Pain management and control

    Myth 3: Postoperative pain control will require lots of narcotics, including opioids.

    Fact: The opioid addiction crisis across the country can make many people hesitant to use narcotics to control their pain.

    And while it is true that poorly managed postoperative pain can lead to complications and prolonged rehabilitation and is associated with the development of chronic pain with reduction in quality of life, appropriate pain relief, in contrast, leads to shortened hospital stays, reduced hospital costs, and increased patient satisfaction. As a result, postoperative pain is an increasingly monitored quality measure.[3][4][5][6]

    Most physicians recognize that preoperative patient evaluation and planning is vital to successful postoperative pain management. But providing good postoperative analgesia is multifactorial. Unfortunately, insufficient education, fear of complications associated with pain relief medication, poor pain assessment and inadequate staffing may be among the root causes of poor pain management. With the introduction of enhanced recovery programs for colorectal surgery both physician and patient expectations have changed in terms of perioperative pain management making the reduction of opiate intake a factor in meeting these expectations.

    For example, multimodal pain management may be recommended whenever possible. And unless contraindicated, patients may benefit form an around the clock regimen of NSAIDS or acetaminophen. Such a pre-emptive pain management approach, as well as regional blocks, may be beneficial in an outpatient setting. Pain management with morphine or hydromorphone may be considered appropriate for patients undergoing abdominal procedures under general analgesia. Studies have shown in patients in which this is not  contraindicated, the addition of NSAIDs may lower the narcotic requirement and improve the quality of pain control.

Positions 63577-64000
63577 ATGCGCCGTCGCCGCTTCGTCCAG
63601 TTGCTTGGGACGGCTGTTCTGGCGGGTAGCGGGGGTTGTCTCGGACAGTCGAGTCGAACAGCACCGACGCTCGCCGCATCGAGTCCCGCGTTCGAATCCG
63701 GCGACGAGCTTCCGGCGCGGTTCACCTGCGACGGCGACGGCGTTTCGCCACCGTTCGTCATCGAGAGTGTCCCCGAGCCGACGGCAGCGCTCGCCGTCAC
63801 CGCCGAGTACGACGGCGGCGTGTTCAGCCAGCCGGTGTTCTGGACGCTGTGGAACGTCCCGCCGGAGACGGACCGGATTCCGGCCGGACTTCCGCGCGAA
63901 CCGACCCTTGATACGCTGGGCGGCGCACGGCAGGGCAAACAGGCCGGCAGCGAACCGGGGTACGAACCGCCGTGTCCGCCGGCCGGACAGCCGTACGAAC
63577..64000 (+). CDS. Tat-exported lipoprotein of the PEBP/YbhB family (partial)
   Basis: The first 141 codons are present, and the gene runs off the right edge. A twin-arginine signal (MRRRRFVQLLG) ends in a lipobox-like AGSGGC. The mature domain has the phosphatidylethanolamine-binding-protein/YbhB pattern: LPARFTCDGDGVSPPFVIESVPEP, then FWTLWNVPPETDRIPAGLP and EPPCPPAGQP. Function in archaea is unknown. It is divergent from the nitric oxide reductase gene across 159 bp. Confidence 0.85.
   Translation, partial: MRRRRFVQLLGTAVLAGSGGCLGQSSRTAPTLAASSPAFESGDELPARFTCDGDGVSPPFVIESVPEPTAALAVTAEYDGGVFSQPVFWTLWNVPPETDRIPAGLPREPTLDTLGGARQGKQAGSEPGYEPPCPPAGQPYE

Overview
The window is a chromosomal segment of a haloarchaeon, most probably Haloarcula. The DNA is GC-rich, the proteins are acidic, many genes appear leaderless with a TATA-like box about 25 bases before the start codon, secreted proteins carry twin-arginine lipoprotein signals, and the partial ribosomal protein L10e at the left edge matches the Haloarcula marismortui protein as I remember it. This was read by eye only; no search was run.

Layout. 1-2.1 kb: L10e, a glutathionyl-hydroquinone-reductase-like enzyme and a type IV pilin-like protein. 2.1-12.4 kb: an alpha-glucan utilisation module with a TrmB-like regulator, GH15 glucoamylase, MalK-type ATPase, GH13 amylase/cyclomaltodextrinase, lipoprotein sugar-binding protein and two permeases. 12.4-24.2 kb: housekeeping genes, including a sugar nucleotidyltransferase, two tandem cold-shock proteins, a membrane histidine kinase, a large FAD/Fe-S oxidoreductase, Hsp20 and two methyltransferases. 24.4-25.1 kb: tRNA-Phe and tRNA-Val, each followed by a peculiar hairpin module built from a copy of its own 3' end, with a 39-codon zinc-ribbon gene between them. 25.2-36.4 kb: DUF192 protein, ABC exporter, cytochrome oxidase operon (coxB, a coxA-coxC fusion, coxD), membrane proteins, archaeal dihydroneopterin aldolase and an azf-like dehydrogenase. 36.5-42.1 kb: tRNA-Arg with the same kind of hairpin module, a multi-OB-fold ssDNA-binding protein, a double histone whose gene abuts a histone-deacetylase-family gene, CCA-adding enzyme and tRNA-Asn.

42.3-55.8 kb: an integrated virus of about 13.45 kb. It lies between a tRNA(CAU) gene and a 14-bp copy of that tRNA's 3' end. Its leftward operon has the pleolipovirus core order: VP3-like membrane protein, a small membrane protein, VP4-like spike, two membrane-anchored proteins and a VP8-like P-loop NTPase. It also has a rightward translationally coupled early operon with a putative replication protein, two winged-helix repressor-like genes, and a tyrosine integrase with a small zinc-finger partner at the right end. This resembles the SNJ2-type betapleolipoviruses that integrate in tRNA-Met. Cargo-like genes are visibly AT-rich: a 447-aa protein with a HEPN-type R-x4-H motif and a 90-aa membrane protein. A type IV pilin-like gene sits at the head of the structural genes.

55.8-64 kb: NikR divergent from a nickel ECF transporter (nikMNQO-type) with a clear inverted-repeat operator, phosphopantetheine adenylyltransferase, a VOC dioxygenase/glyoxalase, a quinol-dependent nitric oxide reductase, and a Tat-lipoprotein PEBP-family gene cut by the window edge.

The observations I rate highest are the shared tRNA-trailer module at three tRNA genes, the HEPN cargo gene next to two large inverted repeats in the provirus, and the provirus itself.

Iqbal further explained that many surgeons are now giving a combination of different non-narcotic medications to provide pain control in both the postoperative inpatient and outpatient setting.

    ”Most of our patients are not needing any narcotics after surgery anymore, while they continue to have adequate pain control,” Iqbal said.

    Benefit of a multidisciplinary center
    Iqbal says when selecting a center for colorectal cancer treatment, look for a restorative colorectal surgeon and a surgeon and a hospital where a high volume of these cases have been treated – there is data to show that all of these independently impact outcomes.

    “You need to be taken care of by people who do this day in and day out,” Iqbal said.

    The best thing a patient or his or her advocate should do is to seek out a medical center where care is not fragmented. A true multidisciplinary program brings all specialists the patient needs under one umbrella, requiring no separate appointments with different doctors in different locations.

    “Our team works together to explore the best medical or surgical option to ensure the most successful outcome for the patient,” Iqbal noted.

    His approach is to provide combined clinics with medical oncologists for cancer patients and gastroenterologists for IBD patients.

    “We are able to provide a seamless patient experience with good communication between physicians. We see the patients together in the same room and provide an outline of their care to them. Patients can make informed decisions about their care with all members of their treatment team in the same room,” Iqbal said.

    “Additionally, cancer patients are reviewed at weekly tumor board conferences for multidisciplinary input, including discussing of new or experimental treatments. This helps us involve our expert specialists from colorectal surgery, medical oncology, radiation oncology, gastroenterology, pathology, radiology and other specialists as needed in formulating a succinct plan for the patient in a timely fashion,” Iqbal concluded.

    Reference
    [1] Siegel RL, Miller KD, Jemal A. Cancer statistics, 2016. CA Cancer J Clin. 2016;66: 7-30.
    [2] Virostko J, Capasso A MD, Yankeelov TE Recent trends in the age at diagnosis of colorectal cancer in the US National Cancer Data Base, 2004‐2015
    Published Online on July 22, 2019 [Ahead of Print] https://doi.org/10.1002/cncr.32347
    [3] Kehlet H, Holte K. Effect of postoperative analgesia on surgical outcome.Br J Anaesth. 2001 Jul;87(1):62-72.
    [4] Kehlet H, Jensen T, Woolf CJ. Persistent postsurgical pain: risk factors and prevention. Lancet. 2006 May 13;367(9522):1618-25.
    [5] Kalkman CJ, Visser K, Moen J, Bonsel GJ, Grobbee DE, Moons KG. Preoperative prediction of severe postoperative pain. Pain. 2003 Oct;105(3):415-23.
    [6] Abrishami A, Chan J, Chung F, Wong J. Preoperative pain sensitivity and its correlation with postoperative pain and analgesic consumption: a qualitative systematic review. Anesthesiology. 2011 Feb;114(2):445-57. doi: 10.1097/ALN.0b013e3181f85ed2.